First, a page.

Using accounting software like Quickbooks or Xero, you can do a fair amount of accounting yourself. However, it’s helpful (and often saves money in the long run) to hire an accountant to do things like taxes. You might also want to hire an attorney for high-profile tasks like Trademark searches, creating a founder agreement, and building contracts for freelancers, interns, or any other team members you choose to bring on.
Even if a degree isn’t needed, it’s still a good idea to hire someone with specialized skills to do any high-profile work. This is even more true if your own skills are lacking for that task.
If you don’t have a background in design, you certainly can create your initial branding elements (logo, fonts, colors, etc.). But consider whether the end result will be what you’d want it to be. For ongoing projects, you can always re-use initial elements that you hire a professional to create without having to outsource all design tasks.
Similarly, you may want to hire a professional copywriter to craft your brand language and write a sales e-mail funnel or marketing website for you, especially if your own efforts aren’t converting.
If you find that you do need help with creative services, let us know! We’ve been right where you are and are now experts with years of experience in graphic design, web design, copywriting, and more. Schedule a free 30 minute consultation here.
Here’s a quick review:
You (or your co-founder) should do things that:
- You’re skilled at
- You enjoy doing
- You’re interested in or willing to learn how to do
Good possibilities for outsourcing to interns:
- Easy tasks to train and offload
- Tasks you don’t want to do
- Tasks that don’t make good use of your time
Consider hiring an expert or professional (ex: writer, accountant, lawyer, designer, chemist) for:
- Tasks requiring a degree
- High-visibility tasks that don’t match your skill set
- Tasks that take you far too much time to do well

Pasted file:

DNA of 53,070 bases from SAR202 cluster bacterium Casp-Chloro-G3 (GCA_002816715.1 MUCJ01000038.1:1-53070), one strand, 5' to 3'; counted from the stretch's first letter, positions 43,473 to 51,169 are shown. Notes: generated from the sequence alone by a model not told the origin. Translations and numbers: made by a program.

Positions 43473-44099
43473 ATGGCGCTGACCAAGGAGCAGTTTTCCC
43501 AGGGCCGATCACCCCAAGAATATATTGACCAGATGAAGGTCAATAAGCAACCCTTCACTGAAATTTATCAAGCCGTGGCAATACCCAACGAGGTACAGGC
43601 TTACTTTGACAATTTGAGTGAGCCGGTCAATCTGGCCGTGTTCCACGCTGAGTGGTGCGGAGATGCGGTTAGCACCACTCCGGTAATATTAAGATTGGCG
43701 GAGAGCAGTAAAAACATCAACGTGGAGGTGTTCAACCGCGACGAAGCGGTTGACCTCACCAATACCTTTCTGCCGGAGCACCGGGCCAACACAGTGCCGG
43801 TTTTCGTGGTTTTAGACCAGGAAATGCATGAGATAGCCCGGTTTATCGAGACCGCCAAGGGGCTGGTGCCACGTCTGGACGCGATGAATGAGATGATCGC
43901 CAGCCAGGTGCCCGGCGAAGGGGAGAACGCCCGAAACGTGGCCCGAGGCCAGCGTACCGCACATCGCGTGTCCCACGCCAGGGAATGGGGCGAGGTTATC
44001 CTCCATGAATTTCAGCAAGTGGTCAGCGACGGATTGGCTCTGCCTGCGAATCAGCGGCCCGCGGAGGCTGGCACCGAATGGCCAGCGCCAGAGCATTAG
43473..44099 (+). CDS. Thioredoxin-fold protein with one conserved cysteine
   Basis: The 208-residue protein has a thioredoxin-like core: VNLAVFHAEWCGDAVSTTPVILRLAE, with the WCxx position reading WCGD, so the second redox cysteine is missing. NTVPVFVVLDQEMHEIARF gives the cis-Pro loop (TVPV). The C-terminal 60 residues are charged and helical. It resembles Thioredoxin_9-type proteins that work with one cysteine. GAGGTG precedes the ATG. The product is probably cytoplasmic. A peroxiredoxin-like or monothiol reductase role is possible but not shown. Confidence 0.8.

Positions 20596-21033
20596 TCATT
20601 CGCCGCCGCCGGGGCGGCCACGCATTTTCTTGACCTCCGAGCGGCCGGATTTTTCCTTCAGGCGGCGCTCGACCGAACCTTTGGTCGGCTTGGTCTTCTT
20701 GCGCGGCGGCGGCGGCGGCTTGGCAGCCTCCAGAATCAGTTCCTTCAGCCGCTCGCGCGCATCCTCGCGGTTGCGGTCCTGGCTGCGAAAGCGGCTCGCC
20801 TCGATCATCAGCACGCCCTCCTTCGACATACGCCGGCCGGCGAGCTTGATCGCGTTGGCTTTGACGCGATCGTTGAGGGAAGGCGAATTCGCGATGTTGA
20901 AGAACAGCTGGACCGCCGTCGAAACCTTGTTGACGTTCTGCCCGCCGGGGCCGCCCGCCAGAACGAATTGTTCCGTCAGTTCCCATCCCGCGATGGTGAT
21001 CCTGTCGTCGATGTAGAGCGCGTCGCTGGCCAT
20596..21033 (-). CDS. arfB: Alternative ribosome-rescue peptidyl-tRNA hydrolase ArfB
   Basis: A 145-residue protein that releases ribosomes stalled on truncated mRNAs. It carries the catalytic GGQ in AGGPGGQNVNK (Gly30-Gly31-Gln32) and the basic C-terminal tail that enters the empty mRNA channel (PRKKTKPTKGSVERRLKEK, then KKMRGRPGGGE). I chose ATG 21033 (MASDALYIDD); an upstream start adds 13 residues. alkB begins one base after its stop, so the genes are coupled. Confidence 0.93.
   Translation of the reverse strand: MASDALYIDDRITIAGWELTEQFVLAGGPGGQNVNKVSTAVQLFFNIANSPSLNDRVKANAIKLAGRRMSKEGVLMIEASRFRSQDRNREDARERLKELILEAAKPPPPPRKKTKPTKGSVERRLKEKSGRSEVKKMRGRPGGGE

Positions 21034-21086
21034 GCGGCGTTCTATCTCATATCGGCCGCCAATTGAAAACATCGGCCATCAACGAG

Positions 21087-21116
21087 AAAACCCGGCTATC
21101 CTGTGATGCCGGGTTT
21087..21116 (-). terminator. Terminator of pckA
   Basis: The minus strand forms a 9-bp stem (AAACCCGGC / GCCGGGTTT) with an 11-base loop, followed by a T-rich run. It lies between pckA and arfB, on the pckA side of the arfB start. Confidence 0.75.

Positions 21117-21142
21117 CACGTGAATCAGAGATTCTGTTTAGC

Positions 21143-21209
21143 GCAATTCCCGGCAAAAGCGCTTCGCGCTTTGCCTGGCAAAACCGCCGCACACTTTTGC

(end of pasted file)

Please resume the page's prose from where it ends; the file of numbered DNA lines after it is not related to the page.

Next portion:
Hiring and working with interns
Hiring interns can be one of the best ways to move your business forward. The list of benefits is long. They can take hours of work off your plate, and often these tasks are things solopreneurs don’t particularly enjoy doing. These are tasks like posting to social media, writing blog posts and newsletter, and other ongoing administrative tasks that are urgent but not necessarily highly skilled or strategic.
Where to Find Interns
Contact schools in your area or online to find students who are studying the skills you’re looking for. (Remember those skills you added to your list of Roles and Responsibilities?) Most schools have an online board or student employment site where you can post open positions, including internships.
What to Pay
Be straightforward and clear about what you’re willing to offer in exchange for the work. If you offer minimum wage, make sure to research the minimum wage requirement for the city and state your intern lives in. If you offer an unpaid internship, be aware that you might be expected to offer more value in the form of interaction or teaching. Or, the intern may be less engaged.
How to Interview
Focus your hiring around the tasks you want the intern to perform and the corresponding skill set.
For instance, the hiring process for an intern who will be doing social media posts might include a sample writing assignment along with an interview. If you do add a sample assignment to the hiring process, don’t just look at the quality of the work. Be sure to take note of when they turn it in. If their work is on time or early, it’s a good sign that they’re mindful of deadlines in general. On the other hand, if they send their work late, or don’t follow all the guidelines you provided in your instructions, they may struggle with attention to detail during a real-life working scenario.
During interviews, watch their reactions to your questions before they answer. And of course, pay close attention to their answers as well! Interviewing involves a fair amount of reading between the lines, so pay attention to the whole interview, not just what an applicant is saying.
Questions to ask might include: